Power Trip: How to Resolve Power Abuse in a 50/50 Business Partnership

Lerch Early Legal Update

What can you as a business owner do to protect your business or maximize its value if you lack the voting power to control the business? Entrepreneurs enter into 50/50 ownership situations, or worse, for a variety of reasons and with the best of intentions. Over time, one owner may prove to be more energetic, visionary, and successful, but may lack decision-making power on issues like fair pay or taking risks to grow the business. Disagreements on these and other fundamental issues can put in danger the very existence of a now successful business.

The first step for you as an owner is to assess your leverage. Do customers or employees owe their loyalty and respect mostly to you or to the other owner? Are you free of non-compete obligations if you decide to pursue an orderly end to your own involvement? Does the business owe you more money? Do you personally own intellectual property that the business needs to carry on? Positive answers to these and other questions may give you more power than you realize to negotiate a solution. Even if the answers are negative, understanding each party’s leverage will help frame your approach for the ensuing negotiations.

Setting Expectations and Agreements Early Can Avoid a Date in Court

Most times, the best option is for co-owners to work together to create a long-term solution for control of the business. A mutually agreed upon resolution offers predictability and structure—for you, your customers, and your employees. A fight in court almost never does, even though it sometimes may be the only way to solve the conflict. Guidance from qualified independent counsel for each of the owners is essential for the parties to know their leverage and to explore, document, and implement more constructive solutions.

A sale of the business to a third-party, or a buy out of one owner by the other, are common and effective solutions if the parties can work out issues of valuation and security. Here are a few other paths that can be explored as part of an overall agreement protecting owners from possible abuses by the other:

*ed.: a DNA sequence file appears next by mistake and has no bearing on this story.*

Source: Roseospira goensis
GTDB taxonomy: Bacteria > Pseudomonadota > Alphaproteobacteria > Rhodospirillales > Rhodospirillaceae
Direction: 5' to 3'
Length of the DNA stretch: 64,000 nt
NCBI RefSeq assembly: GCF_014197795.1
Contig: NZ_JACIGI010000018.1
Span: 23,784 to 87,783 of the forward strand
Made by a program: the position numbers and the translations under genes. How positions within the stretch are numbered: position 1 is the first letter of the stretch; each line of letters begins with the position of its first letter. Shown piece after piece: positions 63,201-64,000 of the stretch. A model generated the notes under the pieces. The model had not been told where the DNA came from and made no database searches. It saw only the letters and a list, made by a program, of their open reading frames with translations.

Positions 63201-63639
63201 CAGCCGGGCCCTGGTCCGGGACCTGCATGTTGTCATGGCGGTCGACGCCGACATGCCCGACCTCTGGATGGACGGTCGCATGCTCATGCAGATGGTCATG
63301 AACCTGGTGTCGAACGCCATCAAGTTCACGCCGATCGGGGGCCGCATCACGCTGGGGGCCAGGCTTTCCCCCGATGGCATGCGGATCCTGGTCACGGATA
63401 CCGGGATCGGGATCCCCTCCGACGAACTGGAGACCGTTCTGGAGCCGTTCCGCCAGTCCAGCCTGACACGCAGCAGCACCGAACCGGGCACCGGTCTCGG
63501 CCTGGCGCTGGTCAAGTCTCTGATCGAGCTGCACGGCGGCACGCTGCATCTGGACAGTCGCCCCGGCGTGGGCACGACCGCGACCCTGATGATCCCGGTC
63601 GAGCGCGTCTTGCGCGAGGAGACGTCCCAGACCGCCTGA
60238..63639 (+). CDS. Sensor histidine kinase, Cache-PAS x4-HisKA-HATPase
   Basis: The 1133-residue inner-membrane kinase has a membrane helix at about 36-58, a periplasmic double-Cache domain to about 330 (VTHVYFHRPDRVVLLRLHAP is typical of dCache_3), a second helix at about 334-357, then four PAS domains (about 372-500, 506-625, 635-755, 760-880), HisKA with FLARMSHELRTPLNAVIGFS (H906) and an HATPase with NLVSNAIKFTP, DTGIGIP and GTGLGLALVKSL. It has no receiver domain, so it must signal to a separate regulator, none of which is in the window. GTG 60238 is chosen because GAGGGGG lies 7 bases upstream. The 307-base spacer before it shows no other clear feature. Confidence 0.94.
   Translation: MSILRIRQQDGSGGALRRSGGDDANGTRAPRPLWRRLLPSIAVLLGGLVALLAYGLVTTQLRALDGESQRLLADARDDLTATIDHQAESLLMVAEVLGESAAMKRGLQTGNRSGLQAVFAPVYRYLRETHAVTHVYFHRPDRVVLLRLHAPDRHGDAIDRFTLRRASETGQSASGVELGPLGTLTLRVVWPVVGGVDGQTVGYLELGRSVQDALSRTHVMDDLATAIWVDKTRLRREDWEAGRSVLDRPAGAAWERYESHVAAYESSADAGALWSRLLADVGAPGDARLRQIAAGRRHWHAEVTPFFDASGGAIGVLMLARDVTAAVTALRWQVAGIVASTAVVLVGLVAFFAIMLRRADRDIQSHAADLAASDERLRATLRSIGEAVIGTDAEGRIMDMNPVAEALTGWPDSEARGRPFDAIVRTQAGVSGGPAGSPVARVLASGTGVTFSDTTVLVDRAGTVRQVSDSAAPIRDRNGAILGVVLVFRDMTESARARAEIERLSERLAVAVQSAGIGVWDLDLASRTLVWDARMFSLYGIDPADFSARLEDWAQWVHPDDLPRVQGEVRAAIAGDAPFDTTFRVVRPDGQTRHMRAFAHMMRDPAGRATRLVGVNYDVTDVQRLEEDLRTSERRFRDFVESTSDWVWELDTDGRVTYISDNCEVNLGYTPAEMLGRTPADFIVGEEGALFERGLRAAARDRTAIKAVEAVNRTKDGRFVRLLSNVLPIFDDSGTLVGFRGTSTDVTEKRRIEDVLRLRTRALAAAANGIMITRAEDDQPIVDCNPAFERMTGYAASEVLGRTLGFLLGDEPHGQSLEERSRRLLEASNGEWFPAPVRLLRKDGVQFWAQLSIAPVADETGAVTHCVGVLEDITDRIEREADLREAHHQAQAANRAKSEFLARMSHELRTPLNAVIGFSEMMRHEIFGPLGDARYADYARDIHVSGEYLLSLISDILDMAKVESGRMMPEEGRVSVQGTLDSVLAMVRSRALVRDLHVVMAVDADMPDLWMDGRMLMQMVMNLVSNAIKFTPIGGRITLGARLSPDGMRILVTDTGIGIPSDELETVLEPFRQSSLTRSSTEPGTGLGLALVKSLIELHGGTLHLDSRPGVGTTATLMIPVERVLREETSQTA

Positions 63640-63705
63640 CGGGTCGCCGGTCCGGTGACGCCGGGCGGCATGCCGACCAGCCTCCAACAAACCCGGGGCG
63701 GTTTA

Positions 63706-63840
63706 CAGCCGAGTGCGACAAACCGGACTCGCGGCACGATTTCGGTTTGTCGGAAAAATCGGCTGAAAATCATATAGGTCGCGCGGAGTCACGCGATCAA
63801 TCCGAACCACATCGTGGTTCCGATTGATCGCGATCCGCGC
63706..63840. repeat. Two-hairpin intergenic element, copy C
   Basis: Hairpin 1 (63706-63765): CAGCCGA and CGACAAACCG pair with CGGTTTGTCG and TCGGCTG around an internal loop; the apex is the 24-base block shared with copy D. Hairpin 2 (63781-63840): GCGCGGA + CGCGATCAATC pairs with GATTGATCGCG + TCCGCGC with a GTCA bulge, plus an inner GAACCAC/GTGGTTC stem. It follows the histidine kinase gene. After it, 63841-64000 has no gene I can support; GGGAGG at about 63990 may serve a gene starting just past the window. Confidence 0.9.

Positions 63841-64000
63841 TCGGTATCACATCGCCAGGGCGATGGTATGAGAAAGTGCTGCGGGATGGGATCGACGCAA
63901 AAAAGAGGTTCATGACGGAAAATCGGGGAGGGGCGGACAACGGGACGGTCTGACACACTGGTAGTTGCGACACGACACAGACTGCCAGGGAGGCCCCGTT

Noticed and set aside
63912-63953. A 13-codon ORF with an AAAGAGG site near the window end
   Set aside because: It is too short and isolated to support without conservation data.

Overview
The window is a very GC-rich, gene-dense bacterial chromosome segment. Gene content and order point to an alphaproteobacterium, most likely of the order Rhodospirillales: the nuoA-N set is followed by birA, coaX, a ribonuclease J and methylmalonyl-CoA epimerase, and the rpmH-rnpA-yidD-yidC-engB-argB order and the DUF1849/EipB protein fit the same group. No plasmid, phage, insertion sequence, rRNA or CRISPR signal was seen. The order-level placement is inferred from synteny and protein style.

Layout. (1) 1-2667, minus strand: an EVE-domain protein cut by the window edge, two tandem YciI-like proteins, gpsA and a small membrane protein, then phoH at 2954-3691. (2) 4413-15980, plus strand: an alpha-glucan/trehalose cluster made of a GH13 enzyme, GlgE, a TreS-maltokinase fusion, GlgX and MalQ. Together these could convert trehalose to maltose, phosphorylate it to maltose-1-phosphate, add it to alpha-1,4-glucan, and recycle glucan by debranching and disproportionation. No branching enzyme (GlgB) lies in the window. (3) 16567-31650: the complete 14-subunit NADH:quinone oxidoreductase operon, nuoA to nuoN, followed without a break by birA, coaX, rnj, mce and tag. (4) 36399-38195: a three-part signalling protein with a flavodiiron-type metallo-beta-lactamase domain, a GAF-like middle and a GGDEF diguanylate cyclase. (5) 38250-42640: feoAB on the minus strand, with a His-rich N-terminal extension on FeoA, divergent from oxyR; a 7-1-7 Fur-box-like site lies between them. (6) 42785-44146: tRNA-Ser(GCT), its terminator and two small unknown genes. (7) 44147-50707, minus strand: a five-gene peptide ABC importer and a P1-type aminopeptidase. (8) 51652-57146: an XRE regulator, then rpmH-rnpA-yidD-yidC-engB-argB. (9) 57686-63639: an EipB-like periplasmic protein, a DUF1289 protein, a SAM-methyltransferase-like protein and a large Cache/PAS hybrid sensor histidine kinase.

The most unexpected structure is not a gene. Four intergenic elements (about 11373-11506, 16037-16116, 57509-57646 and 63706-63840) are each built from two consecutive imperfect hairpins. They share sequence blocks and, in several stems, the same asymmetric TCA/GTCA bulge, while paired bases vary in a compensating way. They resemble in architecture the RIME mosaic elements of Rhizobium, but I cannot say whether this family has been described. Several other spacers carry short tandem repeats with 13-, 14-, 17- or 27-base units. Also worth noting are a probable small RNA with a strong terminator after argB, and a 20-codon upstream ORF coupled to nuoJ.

• Splitting control of the business assets among the owners in a way that lets each owner effectively control a geographic area or a business division. The business may remain as one consolidated unit with different management of each division, or it can be totally split into separate entities with each party owning one of the entities.
  • Activating a board of directors whereby a neutral third-party board member gains a level of general knowledge and wisdom about the business, and is available to build consensus between co-owners or to break ties when they cannot agree. These arrangements can have a “sunset” provision so that co-owners have a set period of time to create a permanent solution to their issues while the third-party director protects continued operations in the interim.
  • Allowing one owner to have or earn a temporary means of breaking ties, such as giving the key operational owner a time-limited or one-time right to do so, or implementing a points-based system under which each owner accrues points over time and can spend them to break ties over specific issues.

Tackling control issues is a challenge, but as you continue to invest your time and energy into your business, you may find that resolving them in advance is as important to your own financial security as it is to the success of the business.

David Kay is a corporate attorney who advises businesses and individuals regarding business transactions from startup to sale. For more information on developing partnership or shareholder agreements or resolving owner disputes, contact David at or (301) 657-0724.


This content is for your information only and is not intended to constitute legal advice. Please consult your attorney before acting on any information contained here.


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